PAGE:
Duke University Medical Center Durham, NC, United States
Talisha D. Ramchal, MD, MS, Anna D. Veerappan, MD, Yuval Patel, MD, Cecelia Zhang, MD Duke University Medical Center, Durham, NC
Introduction: Disseminated histoplasmosis (DH) is a life-threatening condition occurring almost exclusively in immunocompromised (IC) patients. Although well described, gastrointestinal histoplasmosis (GH) is a rare disease that can manifest with non-specific GI symptoms including abdominal pain, nausea, diarrhea, and weight loss in about 3-12% of patients diagnosed with DH. Here we present a case of a previously healthy patient who was found to have a colonic mass and ultimately diagnosed with HIV and DH.
Case Description/Methods: A 47-year-old male with history of treated pulmonary tuberculosis (TB) presented with two months of lower abdominal pain associated with diarrhea, nausea, vomiting, and 30-pound weight loss. Physical examination was notable for right lower quadrant abdominal tenderness and palpable right inguinal mass. Labs revealed mild normocytic anemia, hypoalbuminemia, and elevated protein gap. CT scan of the abdomen and pelvis (CTAP) demonstrated cecal wall thickening with irregular enhancement concerning for malignancy (Figure 1a). Colonoscopy was performed and demonstrated an infiltrative non-obstructing large circumferential mass in the cecum and ascending colon (Figure 1b). Biopsies revealed ill-defined granulomatous inflammation without evidence of malignancy. Due to prior history of TB, MTB-PCR was performed and negative. Additional stains were pursued and a Grocott-Gomori methenamine silver (GMS) stain revealed yeast like forms with narrow based budding, suspicious for crypotococcal or histoplasma infection. HIV serologies were assessed and patient was found to be HIV positive. Urine histoplasma antigen was positive and cryptococcal antigen was negative. The patient was diagnosed with DH in the setting of HIV infection. He was treated with amphotericin B followed by itraconazole and ultimately started on antiretrovirals. Following treatment, his GI symptoms resolved and he has gained weight.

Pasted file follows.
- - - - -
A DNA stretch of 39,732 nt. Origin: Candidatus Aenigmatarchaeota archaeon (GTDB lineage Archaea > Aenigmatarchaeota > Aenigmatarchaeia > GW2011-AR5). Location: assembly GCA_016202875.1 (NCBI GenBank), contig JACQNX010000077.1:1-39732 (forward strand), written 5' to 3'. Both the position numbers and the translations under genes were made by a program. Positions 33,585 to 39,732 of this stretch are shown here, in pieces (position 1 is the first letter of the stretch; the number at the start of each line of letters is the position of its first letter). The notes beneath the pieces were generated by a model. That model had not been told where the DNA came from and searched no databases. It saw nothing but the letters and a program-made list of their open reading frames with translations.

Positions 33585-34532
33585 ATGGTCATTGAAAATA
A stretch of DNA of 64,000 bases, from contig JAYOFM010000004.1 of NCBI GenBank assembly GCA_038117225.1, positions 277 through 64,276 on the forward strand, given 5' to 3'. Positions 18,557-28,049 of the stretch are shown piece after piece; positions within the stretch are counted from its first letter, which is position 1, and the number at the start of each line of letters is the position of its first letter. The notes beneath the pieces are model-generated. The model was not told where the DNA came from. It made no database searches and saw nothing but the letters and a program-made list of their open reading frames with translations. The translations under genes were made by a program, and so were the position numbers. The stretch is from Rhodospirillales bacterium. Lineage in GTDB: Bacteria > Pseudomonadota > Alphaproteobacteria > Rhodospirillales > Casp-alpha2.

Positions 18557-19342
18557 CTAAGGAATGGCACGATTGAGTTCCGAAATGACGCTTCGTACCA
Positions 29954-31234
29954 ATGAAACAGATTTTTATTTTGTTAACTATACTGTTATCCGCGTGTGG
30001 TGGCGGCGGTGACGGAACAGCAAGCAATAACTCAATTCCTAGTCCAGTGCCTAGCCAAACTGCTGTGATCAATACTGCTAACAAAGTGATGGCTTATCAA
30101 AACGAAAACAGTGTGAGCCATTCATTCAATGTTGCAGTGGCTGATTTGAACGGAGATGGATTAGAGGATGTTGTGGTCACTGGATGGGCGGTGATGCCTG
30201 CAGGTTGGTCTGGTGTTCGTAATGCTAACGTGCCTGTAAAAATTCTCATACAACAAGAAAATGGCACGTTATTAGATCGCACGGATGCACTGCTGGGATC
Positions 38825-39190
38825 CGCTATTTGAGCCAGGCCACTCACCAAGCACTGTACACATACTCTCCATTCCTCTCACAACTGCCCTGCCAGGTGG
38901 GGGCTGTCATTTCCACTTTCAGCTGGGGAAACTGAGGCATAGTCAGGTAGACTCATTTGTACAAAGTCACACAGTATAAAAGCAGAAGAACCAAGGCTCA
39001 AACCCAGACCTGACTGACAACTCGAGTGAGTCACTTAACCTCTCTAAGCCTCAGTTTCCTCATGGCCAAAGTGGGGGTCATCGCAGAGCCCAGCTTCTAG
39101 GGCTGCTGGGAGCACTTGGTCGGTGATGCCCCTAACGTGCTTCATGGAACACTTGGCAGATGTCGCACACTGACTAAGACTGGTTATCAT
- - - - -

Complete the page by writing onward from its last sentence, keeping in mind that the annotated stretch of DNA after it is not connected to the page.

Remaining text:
Discussion: This case of DH is a reminder that the differential diagnosis for a colonic mass goes beyond malignancy. Histoplasma infection typically occurs in IC individuals and manifests with pulmonary symptoms. In rare circumstances, the organism can disseminate, most commonly affecting the GI system. GH can be misdiagnosed as IBD, appendicitis, bowel obstruction, or malignancy, thus leading to unnecessary therapies and interventions. Overall, DH is a rare and life-threatening cause of non-malignant colonic masses and highlights the need for thinking broadly to prevent delay in diagnosis.
Figure: Figure 1A. Representative images from CTAP demonstrating thickened, irregular cecal wall (denoted by white arrow) concerning for malignancy. Figure 1B. Colonoscopy findings demonstrating infiltrative non-obstructing large circumferential mass in the cecum and ascending colon.
Disclosures: Talisha Ramchal indicated no relevant financial relationships. Anna Veerappan indicated no relevant financial relationships. Yuval Patel indicated no relevant financial relationships. Cecelia Zhang indicated no relevant financial relationships.
Talisha D. Ramchal, MD, MS, Anna D. Veerappan, MD, Yuval Patel, MD, Cecelia Zhang, MD. P1200 - Disseminated Histoplasmosis: A Rare Mimicker of Colonic Malignancy, ACG 2021 Annual Scientific Meeting Abstracts. Las Vegas, Nevada: American College of Gastroenterology.